There have been years I knew I wasn’t going to date anyone unless I felt like wearing the dresses in my closet. If the desire to wear them never came and my dresses remained untouched, I’d think, “welp, missed the boat again.”
Somehow the me that enjoys wearing the right dress or skirt is melded with the part of me that experiences romantic and sexual attraction. That me flirts and shimmies with a wink and laughter. That me occasionally wears lingerie instead of tight Adidas sports bras and sparks at teasing lovers.
That me hasn’t been around much in years.
For the past two and a half years, more of my time has been spent in a different state of being: agender. I always identify outside the gender binary of woman and man—dress-wearing me is also queer and nonbinary—but agender me feels distant from gender and attraction altogether. With a passport, I can get as close as looking through a window. I can see other people date, identify with “butch,” “femme,” girl, “boi,” and other names, and I can scroll through online dating profiles, but I usually feel removed from it all.
Agender’s not new for me. More of my time just seems to be spent this way now.
Two years ago, I composed a poem, Shapeshifter, about my gender changing with the seasons, as well as a poem called Tea Hour about the ignored dresses in my closet. I was accustomed to wearing heavier, more gender-neutral clothing in fall and winter, and more “feminine” clothing like dresses and skirts in spring, but my dysphoria at wearing the latter articles of clothing was lasting much longer. I’d sometimes wonder if I should remove the chiffon, velvet, and soft cottons from their hangers, fold them carefully, and donate them. Maybe a part of me was gone.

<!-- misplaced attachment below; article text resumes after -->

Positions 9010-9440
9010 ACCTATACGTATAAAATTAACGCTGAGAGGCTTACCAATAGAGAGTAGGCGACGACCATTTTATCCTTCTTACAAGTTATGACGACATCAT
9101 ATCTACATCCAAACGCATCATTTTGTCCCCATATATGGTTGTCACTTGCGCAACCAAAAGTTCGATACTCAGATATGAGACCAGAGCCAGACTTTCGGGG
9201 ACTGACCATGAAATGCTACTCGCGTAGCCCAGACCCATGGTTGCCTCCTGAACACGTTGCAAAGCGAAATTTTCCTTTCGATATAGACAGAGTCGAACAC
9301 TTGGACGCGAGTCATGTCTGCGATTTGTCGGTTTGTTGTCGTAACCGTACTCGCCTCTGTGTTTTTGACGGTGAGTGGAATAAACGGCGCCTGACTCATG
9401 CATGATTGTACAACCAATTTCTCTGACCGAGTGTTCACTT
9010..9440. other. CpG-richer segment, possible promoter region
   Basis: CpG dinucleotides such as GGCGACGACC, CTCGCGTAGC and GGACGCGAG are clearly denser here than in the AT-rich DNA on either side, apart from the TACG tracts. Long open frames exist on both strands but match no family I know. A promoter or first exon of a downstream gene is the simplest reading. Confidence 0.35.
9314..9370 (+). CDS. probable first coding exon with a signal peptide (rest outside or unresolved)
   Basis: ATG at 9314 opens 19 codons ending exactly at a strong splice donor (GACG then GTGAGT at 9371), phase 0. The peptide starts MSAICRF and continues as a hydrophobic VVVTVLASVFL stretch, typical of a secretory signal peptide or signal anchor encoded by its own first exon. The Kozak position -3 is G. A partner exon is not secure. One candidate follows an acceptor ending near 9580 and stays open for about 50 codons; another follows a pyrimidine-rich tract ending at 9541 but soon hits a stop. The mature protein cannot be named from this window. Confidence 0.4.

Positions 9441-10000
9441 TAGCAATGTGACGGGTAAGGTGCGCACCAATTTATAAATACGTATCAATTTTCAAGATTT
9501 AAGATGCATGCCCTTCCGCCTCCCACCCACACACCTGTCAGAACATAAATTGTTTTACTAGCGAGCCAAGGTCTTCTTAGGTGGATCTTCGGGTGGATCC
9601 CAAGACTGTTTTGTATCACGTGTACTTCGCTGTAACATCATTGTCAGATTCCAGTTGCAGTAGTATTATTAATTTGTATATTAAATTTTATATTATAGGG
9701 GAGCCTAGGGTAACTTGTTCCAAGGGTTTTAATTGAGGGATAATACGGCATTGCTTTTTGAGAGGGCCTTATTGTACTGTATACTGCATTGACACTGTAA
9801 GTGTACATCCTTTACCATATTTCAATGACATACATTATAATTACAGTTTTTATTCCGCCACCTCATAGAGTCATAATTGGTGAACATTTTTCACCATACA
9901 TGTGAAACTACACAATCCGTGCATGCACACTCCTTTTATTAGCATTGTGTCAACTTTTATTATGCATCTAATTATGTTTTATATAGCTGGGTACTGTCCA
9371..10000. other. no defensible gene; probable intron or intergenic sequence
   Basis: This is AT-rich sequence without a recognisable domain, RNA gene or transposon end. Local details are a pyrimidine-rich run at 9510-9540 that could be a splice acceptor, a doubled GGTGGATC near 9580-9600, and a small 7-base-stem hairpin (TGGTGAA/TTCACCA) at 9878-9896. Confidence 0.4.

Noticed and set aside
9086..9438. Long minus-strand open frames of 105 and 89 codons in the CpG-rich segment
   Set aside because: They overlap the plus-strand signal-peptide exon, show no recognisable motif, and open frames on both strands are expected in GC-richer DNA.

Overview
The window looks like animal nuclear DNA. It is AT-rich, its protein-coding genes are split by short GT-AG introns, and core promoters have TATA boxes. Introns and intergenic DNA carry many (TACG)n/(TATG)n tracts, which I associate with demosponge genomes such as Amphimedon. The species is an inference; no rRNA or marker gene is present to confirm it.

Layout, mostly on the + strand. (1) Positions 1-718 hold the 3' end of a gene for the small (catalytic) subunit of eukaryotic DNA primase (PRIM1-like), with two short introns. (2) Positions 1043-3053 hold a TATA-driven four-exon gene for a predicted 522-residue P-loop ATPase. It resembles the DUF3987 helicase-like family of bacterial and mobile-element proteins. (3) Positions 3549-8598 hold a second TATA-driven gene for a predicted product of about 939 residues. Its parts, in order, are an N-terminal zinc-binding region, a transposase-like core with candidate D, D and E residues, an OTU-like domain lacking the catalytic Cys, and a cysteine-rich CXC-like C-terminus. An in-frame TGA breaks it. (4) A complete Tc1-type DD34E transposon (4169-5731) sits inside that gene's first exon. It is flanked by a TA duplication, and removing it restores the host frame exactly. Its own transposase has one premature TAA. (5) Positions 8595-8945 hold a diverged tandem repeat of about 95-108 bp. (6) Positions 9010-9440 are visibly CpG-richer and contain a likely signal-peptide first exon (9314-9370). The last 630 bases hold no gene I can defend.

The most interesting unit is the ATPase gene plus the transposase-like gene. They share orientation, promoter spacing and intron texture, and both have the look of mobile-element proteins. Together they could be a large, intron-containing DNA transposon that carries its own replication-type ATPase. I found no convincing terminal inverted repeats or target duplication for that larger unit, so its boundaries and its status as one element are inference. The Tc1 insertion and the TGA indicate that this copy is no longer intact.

While I’m agender, I feel somewhat blank and invisible. Asexual, aromantic, and incapable of attracting others.* Not attracting others isn’t a bad thing if I don’t experience crushes myself; I wouldn’t want anyone to experience any painful unrequited affection toward me.
But I do sometimes stress about feeling blank and invisible. I strain against the a’s of my gender and sexuality when they don’t seem completely natural. I want to experience attraction and know some part of me is capable regardless of my gender identity or expression. But in my gender fluidity between agender and a more feminine nonbinary, I get anxious someone will want to trap me in one. I worry someone I may fall for will only want one version of me and I’ll be stuck in clothes and behavior that don’t fit when the seasons switch. Or someone who could like me one way (dress-wearing me, even if I’m not wearing dresses), will never do so if I’m stuck in agender. I realize these anxieties may sound ridiculous. Perhaps they are.
Does this happen to anyone else? Does your sexuality (regularly) fluctuate with your gender? Do you worry about dating as a genderfluid person? Did yours change when you lived as a man, Les?
*What we take for our realities often aren’t so true. Sometimes it’s good to be reminded how limited our perceptions are, even if we don’t connect with what others tell us. Once, I told my coworker and friend at my university’s pride center that I felt invisible to others when it came to dating. I stated this as a matter of fact in passing, coupling it with my gender dysphoria and asexuality. He disrupted the conversation to wind things back and tell me that multiple people had approached him about me. I was just surprised. A confused block of ice.